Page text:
Protecting Against Security Breaches in the Retail Industry

December 2014

California Grocer, Issue 6

Over the last couple of years, security breaches have become a major concern of both consumers and retailers. Since 2013, there have been numerous reports of high profile security breaches of retailers, including Target (affecting up to 70 million individuals), Home Depot (with approximately 56 million payment cards being affected), Neiman Marcus (with up to 1 million payment cards potentially being affected), Michaels (affecting around 2.6 million payment cards), P.F. Chang’s, and more; and, the rate of the breaches is accelerating.

On October 28, 2014, Attorney General Kamala Harris released the second annual California Data Breach Report, in which she raises the alarm about the jump in the number of security breaches over the last few years. In the report, she notes that 18.5 million people in California were involved in breaches reported last year, which is more than a 600% jump from 2012 (though a large part of those figures comes from the Target and LivingSocial security breaches which affected about 7.5 million Californians each), and that 84% of retail industry breaches were the result of malware and hacking.

This issue is not going away. In fact, security experts predict that the number of breaches, especially on a big scale, will keep growing. However, there are ways for retailers to protect against security breaches, many of which are outlined in the California Data Breach Report.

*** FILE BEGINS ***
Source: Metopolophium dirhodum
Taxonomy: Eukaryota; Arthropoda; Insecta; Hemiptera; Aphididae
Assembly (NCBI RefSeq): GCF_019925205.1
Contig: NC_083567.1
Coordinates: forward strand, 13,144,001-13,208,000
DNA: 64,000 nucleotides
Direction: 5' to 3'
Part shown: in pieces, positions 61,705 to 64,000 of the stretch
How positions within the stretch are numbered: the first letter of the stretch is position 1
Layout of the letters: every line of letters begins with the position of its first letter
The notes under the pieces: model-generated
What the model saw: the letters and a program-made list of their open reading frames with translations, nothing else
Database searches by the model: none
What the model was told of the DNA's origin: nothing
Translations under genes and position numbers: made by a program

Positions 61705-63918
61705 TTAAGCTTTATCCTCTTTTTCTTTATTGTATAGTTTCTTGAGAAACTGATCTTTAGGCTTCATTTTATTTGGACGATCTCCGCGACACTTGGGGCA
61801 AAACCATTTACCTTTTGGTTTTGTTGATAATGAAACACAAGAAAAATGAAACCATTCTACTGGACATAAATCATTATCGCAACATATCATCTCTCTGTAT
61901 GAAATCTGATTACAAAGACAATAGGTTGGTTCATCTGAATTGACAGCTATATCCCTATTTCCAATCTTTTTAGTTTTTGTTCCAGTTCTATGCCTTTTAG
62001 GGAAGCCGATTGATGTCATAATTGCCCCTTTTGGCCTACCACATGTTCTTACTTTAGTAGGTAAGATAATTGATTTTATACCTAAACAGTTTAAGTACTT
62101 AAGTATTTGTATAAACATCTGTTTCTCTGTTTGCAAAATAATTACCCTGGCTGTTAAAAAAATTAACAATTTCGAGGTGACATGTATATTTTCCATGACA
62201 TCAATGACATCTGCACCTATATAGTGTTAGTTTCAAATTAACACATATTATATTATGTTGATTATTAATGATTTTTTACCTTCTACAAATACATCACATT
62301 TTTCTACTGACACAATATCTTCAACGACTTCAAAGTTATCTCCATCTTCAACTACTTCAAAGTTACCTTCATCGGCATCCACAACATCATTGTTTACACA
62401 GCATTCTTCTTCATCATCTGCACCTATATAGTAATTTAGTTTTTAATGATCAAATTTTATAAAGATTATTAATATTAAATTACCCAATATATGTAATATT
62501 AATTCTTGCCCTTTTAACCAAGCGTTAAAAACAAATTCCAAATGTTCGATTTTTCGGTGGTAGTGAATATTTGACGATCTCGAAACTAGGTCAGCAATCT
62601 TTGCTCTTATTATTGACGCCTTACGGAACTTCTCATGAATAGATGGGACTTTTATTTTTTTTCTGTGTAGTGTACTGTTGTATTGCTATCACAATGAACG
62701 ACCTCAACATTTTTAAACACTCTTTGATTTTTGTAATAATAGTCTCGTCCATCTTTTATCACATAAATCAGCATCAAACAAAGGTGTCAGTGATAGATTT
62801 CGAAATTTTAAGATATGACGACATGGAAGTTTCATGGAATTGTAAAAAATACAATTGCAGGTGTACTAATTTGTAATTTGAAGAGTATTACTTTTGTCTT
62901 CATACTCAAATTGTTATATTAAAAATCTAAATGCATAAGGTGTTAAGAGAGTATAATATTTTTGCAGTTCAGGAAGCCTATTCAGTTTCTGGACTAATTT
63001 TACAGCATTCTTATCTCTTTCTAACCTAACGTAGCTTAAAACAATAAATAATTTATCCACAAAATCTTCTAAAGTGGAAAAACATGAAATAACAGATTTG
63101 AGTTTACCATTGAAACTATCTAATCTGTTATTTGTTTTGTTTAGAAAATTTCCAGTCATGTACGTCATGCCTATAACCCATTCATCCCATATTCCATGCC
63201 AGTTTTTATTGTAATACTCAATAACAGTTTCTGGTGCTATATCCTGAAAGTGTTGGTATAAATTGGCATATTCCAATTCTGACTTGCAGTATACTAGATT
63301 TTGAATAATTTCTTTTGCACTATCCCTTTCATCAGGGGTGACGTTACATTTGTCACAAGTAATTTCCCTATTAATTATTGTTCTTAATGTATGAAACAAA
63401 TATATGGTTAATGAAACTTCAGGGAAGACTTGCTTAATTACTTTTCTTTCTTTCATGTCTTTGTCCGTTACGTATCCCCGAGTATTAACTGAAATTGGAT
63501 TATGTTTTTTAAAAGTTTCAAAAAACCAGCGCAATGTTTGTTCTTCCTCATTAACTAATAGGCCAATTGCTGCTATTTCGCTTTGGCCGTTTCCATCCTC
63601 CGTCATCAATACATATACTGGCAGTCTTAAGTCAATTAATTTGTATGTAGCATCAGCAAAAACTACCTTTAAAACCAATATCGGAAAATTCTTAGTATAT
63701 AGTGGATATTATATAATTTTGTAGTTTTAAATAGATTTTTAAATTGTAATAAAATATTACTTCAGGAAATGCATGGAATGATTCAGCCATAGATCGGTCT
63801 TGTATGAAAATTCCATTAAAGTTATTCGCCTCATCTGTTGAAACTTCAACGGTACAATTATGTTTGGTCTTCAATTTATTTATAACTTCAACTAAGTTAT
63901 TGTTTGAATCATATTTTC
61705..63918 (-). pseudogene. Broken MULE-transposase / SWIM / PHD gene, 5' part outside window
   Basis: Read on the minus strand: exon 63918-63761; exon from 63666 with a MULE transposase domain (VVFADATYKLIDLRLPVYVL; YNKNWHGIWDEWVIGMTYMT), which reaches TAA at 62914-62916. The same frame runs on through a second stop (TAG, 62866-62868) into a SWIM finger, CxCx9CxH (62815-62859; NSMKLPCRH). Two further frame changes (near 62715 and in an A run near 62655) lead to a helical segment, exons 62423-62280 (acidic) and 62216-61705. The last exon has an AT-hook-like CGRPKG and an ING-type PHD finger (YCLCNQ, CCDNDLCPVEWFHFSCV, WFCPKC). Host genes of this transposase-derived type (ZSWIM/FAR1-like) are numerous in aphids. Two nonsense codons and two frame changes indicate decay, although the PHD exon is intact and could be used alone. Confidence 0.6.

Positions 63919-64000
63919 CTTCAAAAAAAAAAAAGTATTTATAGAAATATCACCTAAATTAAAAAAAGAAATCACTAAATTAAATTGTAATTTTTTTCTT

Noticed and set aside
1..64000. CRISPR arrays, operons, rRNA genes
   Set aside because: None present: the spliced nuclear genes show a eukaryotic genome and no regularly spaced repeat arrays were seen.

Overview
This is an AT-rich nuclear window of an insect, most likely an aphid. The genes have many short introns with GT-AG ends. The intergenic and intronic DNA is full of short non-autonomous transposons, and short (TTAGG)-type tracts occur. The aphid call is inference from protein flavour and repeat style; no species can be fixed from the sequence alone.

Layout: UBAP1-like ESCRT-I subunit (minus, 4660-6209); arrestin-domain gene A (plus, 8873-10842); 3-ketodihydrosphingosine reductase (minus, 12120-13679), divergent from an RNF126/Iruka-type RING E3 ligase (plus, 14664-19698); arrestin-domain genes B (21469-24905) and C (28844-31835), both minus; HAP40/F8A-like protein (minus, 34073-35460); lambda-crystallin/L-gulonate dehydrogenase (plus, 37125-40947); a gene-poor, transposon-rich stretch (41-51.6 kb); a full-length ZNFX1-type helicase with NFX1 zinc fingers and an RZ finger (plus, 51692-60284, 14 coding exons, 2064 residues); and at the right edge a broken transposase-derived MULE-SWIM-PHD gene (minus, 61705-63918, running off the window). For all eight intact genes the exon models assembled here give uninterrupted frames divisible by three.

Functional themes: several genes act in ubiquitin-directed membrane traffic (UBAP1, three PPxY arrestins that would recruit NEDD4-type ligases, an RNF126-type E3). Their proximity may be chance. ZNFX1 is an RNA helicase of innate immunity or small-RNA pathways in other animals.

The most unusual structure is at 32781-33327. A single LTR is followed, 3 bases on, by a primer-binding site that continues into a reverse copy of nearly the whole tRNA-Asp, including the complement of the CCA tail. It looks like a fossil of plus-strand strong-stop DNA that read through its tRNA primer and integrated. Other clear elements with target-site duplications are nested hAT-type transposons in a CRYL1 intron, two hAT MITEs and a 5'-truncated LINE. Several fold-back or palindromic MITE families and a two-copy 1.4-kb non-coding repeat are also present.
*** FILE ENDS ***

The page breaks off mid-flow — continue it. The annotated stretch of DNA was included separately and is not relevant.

For instance, the report recommends that retailers should:

Promptly update their point-of-sale terminals so that they are chip-enabled; and install the software needed to operate this technology;

Implement appropriate encryption solutions to devalue payment card data, including encrypting the data from the point of capture until completion of transaction authorization;

Implement appropriate tokenization solutions to devalue payment card data, including in online and mobile transactions;

Respond promptly to data breaches and notify affected individuals in the most expedient time possible, without unreasonable delay; and

Improve substitute notices regarding payment card data breaches.

However, not all of these solutions are immediately available or under the control of retailers. As noted in a recent story by Shan Li and Andrew Khouri in the Los Angeles Times, the process of implementing chip-enabled point-of-sale systems and technologies will take some time in the U.S. Some large retailers like Target and Home Depot have committed to adopting the EMV system (the chip enabled system named for its developers Europay, MasterCard and Visa), but the U.S. has fallen behind other parts of the world. Furthermore, retailers generally do not control all of the parts that go into devaluing and protecting payment card data, since many parts are controlled by third parties.

Therefore, to better protect yourself and your customers, you need to remain vigilant and implement a properly structured privacy and data security program. Some recommendations for your program are as follows:

Have a Leader: Designate a privacy officer who will champion and be in charge of your company’s privacy and data security program.

Define and Support your Program: Clearly define the privacy officer’s roles and responsibilities, all other supporting roles and responsibilities, and the goals and expectations of the program. Make sure your privacy officer and the program are fully supported by the organization.


Inventory: Inventory your computer systems and data collection practices to determine what equipment and systems are used, what information you collect and store, how and where it is stored and used (including marketing and storage procedures), and what third parties are involved. Implement and verify system logging to track and identify system issues.